One example of greater cooperation came in the form of security arrangements. Egypt shares large, partially disputed borders with Sudan. In Bashir’s final visit to Cairo, Egypt and Sudan set up a security cooperation framework to prevent the smuggling of arms, militants and banned substances across the borders, according to the source.
“There have been problems, and, of course, there is the ongoing dispute over the Halayib and Shalatin triangle, but overall, during the past year, the Sudanese authorities, under the now-deposed Omar al-Bashir, had been adopting a more positive attitude in responding to Egyptian concerns over border management,” says a second Egyptian government official.
This “more cooperative attitude” was also reflected in the negotiations over distribution of Nile River water.
Per the terms of the 2015 Khartoum agreement, signed by Sisi, Bashir and former Ethiopian Prime Minister Meles Zenawi, the three countries were expected to reach an agreement on the management of Nile River resources in a way that would allow Ethiopia to use enough water to complete the first phase of the Grand Ethiopian Renaissance Dam without harming the interests of Khartoum and Cairo.
However, this momentary accord broke down, with Khartoum siding with Addis Ababa’s position against committing to a specific annual share of water to be allocated to the dam and preference for an allocated based on annual rainfall.
During the past few months, Bashir began to be more cooperative with the Egyptian view on the dam, in return for what a third Egyptian government source said at the time was very generous Egyptian help to the Sudanese president.
According to a Cairo-based Western diplomat, visiting officials have repeatedly heard warnings from Egyptian interlocutors about letting go on al-Bashir.
“They told us it was important not to rock the boat in Sudan to avoid turmoil there,” says one Cairo-based Western diplomat about the stance offered by an Egyptian official during high-level talks that a senior state official of his country held in Egypt earlier this year.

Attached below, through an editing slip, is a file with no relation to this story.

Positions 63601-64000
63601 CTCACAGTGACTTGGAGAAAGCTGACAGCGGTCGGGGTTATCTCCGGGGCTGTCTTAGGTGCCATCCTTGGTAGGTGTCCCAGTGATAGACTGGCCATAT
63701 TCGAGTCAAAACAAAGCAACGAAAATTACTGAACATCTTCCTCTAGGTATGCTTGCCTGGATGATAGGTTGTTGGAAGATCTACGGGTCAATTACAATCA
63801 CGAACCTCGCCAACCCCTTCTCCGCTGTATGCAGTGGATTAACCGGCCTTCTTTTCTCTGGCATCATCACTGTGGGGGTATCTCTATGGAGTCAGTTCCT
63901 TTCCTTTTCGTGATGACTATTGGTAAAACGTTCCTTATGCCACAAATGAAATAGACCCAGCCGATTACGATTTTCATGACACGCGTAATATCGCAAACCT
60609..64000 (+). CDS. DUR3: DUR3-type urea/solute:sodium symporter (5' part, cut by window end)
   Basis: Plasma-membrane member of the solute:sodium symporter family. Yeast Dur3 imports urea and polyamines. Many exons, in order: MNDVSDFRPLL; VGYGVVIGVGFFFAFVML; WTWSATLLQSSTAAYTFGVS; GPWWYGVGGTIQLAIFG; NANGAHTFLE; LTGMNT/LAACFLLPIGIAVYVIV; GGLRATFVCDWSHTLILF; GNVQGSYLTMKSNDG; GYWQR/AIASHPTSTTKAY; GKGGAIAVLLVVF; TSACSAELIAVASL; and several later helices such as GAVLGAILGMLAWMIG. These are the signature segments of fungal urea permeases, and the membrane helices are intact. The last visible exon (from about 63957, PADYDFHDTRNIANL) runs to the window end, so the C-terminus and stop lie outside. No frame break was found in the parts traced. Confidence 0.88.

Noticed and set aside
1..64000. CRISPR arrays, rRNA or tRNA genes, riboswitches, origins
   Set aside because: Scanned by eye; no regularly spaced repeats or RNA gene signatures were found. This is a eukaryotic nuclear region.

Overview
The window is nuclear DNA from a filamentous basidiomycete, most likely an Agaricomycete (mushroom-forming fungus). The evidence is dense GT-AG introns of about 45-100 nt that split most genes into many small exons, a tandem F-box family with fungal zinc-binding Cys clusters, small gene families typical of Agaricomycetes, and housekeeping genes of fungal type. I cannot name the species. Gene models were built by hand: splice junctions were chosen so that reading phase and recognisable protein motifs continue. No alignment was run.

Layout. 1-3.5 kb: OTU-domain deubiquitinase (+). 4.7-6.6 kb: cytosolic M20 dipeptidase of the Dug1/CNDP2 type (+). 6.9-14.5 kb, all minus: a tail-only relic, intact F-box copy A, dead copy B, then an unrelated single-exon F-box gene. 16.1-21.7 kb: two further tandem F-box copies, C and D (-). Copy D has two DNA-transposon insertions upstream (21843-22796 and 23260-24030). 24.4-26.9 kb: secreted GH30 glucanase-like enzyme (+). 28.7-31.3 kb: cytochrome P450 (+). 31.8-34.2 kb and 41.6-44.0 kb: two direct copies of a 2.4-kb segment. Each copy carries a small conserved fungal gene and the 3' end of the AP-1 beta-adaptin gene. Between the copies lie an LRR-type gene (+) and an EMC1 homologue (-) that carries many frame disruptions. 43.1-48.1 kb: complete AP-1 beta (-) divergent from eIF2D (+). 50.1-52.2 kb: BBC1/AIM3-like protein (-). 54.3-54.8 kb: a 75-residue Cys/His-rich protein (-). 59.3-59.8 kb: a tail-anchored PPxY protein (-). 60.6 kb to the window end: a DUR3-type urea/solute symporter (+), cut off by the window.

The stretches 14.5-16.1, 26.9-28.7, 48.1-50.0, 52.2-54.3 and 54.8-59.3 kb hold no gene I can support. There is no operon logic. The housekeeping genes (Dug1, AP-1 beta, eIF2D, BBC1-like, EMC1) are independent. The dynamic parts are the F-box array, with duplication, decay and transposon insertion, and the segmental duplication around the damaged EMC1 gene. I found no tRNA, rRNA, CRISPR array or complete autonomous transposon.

This was not a position that was shared by regional capitals or even within the Egyptian regime itself, as support for Bashir risked alienation.
“It is very clear that there were some in the Egyptian ruling quarter who thought that Bashir does have a chance, and that it was a good idea to support him and then cash in on this support later. But there were others who thought otherwise,” a second Cairo-based Western diplomat said.
The Egyptian officials who spoke to Mada Masr agree that there were different assessments in the ruling quarters about Bashir’s chances of surviving the demonstrations, but they say that the overruling assessment was that the president of Sudan could survive.
This policy was communicated to other regional actors, including the UAE. “In Cairo, they asked for time to help Bashir get on his feet again – obviously, it didn’t happen,” says a government source in the UAE, who adds that Abu Dhabi had been of the view that the former Sudanese president would fall “almost from the beginning.”
Egypt’s assessment proved to be wrong, and it must now reverse course.
Indeed, the Egyptian government sources say that it is important today for Cairo to send a clear message to the people of Sudan that whatever Egypt was doing over the past few months, it was doing in good faith for the stability and security of Sudan.
Old allies, new allies
In truth, however, the Egyptian government officials agree that Cairo’s objective goes well beyond sending a positive message to the people of Sudan. Building new inroads with the new ruling quarter in Khartoum is paramount, they say, especially now that most of Bashir’s aides whom Cairo had direct access to are now out of the picture or behind bars.